As a result, the international water community can address critical pipe failure issues more accurately, efficiently and economically, with better customer service.
Digital Innovation in Local government
Water & Waste Services (WWS) is a commercialised business unit of Mackay Regional Council (MRC), responsible for the provision of quality, cost effective and environmentally sustainable water services to the Mackay region. High population growth over the past decade has created several challenges for Mackay’s Water and Waste Services (WWS), resulting in tariff growth well in excess of inflation rates. Recognising that continued high tariff increases are not sustainable, WWS adopted a strategy of incorporating and prioritising non-capital solutions – a demand management program that features a ground breaking initiative, the installation of automated metering infrastructure (AMI) and the development of MiWater, consumption monitoring software including a free community portal, myh2o, to provide council and its residents with detailed information on their water consumption patterns and habits to help them make informed and better decisions on their water usage. The software uses a range of data analytic techniques to help inform the way we provide information to our customers.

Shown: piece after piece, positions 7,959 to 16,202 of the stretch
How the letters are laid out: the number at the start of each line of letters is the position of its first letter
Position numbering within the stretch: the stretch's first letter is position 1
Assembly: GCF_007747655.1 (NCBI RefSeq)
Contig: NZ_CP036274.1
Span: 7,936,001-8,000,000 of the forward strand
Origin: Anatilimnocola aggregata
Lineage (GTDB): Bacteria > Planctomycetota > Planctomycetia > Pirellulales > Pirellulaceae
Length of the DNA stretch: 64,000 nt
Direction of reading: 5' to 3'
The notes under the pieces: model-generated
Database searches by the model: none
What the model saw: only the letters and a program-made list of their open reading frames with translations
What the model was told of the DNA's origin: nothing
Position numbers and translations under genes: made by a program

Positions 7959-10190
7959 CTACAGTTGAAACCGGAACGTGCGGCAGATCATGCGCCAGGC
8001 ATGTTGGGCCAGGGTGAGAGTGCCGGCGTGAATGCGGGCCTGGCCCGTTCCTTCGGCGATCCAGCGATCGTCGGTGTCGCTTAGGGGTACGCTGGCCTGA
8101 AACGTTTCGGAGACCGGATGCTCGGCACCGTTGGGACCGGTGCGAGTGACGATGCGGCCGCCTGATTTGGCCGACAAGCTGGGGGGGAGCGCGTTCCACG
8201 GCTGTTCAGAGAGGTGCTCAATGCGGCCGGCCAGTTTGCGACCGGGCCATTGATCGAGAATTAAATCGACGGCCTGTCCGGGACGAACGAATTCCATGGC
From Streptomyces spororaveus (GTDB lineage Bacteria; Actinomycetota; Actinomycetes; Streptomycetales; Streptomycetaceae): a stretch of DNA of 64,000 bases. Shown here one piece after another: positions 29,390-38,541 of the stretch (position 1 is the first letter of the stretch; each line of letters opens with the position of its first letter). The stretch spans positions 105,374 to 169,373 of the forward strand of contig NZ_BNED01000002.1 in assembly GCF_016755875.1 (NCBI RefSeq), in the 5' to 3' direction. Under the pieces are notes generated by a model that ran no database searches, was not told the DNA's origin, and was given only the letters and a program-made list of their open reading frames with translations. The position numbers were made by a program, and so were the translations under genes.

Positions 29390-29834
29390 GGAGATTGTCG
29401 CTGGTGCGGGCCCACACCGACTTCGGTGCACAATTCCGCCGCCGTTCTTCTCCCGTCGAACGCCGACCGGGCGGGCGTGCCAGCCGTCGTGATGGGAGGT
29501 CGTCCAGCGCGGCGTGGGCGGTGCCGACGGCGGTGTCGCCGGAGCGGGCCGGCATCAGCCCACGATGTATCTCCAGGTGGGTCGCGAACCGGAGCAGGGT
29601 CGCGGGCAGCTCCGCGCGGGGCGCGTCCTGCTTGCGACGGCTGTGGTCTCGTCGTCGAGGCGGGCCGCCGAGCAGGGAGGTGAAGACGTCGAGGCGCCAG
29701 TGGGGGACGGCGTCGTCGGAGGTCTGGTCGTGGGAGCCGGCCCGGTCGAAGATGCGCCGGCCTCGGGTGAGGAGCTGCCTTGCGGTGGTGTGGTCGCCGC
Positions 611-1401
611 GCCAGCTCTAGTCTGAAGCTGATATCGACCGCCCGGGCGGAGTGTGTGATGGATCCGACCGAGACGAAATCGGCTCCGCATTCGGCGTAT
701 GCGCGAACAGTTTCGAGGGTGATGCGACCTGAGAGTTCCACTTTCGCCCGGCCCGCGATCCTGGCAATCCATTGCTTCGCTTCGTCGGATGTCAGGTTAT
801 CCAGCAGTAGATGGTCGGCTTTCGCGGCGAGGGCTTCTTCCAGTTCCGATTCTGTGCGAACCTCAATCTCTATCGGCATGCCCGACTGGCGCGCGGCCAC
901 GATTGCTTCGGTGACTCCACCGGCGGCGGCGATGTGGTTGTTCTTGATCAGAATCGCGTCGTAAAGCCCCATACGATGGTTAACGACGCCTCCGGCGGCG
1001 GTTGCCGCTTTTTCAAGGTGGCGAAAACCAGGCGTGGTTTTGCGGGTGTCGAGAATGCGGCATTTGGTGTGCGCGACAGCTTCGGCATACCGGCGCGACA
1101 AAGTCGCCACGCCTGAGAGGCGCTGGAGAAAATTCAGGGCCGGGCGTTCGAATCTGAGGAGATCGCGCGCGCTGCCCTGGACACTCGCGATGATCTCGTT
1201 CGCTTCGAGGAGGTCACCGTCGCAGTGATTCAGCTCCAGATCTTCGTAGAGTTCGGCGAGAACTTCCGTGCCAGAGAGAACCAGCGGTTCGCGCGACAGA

An early case study identified that by investigating non-capital solutions and investing in new technologies to better understand the network could achieve significant savings. As a result of the project, Mackay Regional Council has been able to defer $100 million in capital expenditure and reduce the forward price path of water to $500 per customer. In parallel, the council also learned how best to communicate with customers to change their water use behaviour.